But elsewhere, development had snuffed out sections of night sky. Locke and Wren both lament that generations of children are growing up without ever seeing a clear view of the Milky Way.

When Wren asked Locke if it was possible to make a drilling rig dark-skies compliant, he said: "We don't really know, but we're willing to try."

Pioneer Energy Services gave observatory workers access to the company's rigs. During his first visit, Wren said he noticed a rag stuffed in the mesh covering of one light. A worker told him the workaround was needed to reduce the distracting glare.

"That was the smoking gun," Wren said. "I knew we could do better than a rag."

Working with Pioneer Energy Services and Apache Corp., Wren has been able to assemble guidelines for lighting drilling rigs that are beneficial to both sides.

The overall ideas were simple. Shield the lights and point them downward to reduce glare. Also, switch from bluish "daylight" LED lights to softer yellow ones.

It took some technical know-how to implement those broad ideas. But the final results have been endorsed by the Permian Basin Petroleum Association, Texas Oil and Gas Association and the American Petroleum Institute. The Texas Railroad Commission, which regulates the industry, has previously sent dark-skies information to drillers near the observatory, and a spokesman said there are plans to do so again.

"Without mitigation, the gleam of light from oil and gas operations could compromise the research for which the McDonald Observatory is famous," the railroad commission wrote in a 2016 letter to operators.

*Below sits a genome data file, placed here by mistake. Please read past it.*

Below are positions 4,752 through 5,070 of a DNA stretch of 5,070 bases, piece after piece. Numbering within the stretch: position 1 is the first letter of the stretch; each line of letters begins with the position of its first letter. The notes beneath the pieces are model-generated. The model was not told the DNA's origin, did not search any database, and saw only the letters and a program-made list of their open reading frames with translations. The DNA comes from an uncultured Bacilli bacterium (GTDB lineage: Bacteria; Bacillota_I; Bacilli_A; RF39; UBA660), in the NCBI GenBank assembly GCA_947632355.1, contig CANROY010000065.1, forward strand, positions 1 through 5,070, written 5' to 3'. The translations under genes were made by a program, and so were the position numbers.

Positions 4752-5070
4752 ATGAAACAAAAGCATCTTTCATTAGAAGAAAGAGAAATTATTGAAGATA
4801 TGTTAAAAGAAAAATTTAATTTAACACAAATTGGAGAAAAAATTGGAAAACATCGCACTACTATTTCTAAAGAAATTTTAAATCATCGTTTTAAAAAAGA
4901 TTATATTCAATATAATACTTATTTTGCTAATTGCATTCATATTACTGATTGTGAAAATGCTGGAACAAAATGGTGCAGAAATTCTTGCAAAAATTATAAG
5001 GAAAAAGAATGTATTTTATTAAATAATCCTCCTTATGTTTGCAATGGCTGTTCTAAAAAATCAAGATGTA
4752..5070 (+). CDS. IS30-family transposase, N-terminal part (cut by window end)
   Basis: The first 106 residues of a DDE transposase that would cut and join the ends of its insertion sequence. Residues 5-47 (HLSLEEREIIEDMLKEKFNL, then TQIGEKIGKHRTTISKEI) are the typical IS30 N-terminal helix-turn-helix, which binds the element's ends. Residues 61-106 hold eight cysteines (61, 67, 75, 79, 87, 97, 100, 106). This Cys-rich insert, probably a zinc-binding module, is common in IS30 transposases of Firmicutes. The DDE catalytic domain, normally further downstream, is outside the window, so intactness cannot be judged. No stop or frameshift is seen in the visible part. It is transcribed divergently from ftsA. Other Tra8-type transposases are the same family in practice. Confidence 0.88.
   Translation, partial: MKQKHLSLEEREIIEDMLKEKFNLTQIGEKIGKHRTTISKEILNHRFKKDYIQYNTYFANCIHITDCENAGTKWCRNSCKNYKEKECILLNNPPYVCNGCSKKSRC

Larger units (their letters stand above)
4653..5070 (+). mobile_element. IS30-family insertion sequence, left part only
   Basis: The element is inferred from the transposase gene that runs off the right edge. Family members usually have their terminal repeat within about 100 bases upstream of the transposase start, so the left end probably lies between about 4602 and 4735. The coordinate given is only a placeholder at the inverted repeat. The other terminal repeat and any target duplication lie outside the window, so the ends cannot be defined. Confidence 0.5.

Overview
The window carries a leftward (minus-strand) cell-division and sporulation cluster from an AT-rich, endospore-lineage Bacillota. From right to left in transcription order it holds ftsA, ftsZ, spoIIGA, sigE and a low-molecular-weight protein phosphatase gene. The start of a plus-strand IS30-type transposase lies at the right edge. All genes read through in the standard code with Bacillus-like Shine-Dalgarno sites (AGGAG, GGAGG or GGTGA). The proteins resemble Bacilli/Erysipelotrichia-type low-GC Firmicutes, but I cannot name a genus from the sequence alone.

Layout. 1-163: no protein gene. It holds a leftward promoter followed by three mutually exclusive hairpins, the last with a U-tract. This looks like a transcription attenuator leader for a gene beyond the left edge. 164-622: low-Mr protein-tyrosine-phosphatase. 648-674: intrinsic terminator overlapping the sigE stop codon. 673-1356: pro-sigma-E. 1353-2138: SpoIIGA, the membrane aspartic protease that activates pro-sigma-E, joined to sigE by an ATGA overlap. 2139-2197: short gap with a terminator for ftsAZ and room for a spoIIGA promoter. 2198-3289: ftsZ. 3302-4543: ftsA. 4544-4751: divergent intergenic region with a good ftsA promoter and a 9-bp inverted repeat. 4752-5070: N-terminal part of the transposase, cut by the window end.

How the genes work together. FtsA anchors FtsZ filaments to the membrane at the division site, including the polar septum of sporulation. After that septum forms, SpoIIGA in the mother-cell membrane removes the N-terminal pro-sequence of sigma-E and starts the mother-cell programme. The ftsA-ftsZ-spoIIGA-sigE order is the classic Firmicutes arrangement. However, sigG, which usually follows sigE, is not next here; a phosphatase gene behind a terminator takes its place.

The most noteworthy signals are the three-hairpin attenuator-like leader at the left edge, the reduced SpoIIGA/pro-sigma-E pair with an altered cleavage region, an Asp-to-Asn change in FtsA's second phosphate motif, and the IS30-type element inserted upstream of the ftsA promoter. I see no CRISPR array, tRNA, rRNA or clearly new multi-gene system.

Apache Corp. has implemented those best practices on all sites near the observatory. Buy-in from Apache was critical since its 350,000-plus-acre Alpine High discovery is the closest field to the observatory. In late December, Apache had seven active drilling rigs there.

Marcus Bruton, manager of health, safety and environment for Apache, said he was skeptical at first of this dark-skies effort. The conventional wisdom in the oil patch, he said, was that more light was better.

"I had to see it for myself," Bruton said. "I had to see the light properly aimed and illuminating the location the way that they do before I really believed it."

Now, Bruton said, he and the rest of the company are convinced. Dark-skies lighting is now part of new employee and contractor orientations. The company's in-house staff checks more than 1,000 lights a week to ensure that they're compliant.

Bruton said that when 100 percent compliance was announced at a staff meeting for the first time, there was a round of applause.

"When you get 'em all, that's when you know that it's more than just an initiative, it's more than just something we talk about," he said. "It's in your culture."

Although big, influential players are on board, the Permian Basin is filled with countless drillers and contractors. And the efficiency of lighting rigs isn't necessarily a foremost concern when scrambling for position in a booming oil field.

Wren jokes that it's "one down, 1,000 to go."

"We know the activity is growing closer," he said. "It'll be all the way down to Big Bend before all is said and done. ... They've gotten so good at directional drilling that they can pretty much get to anything."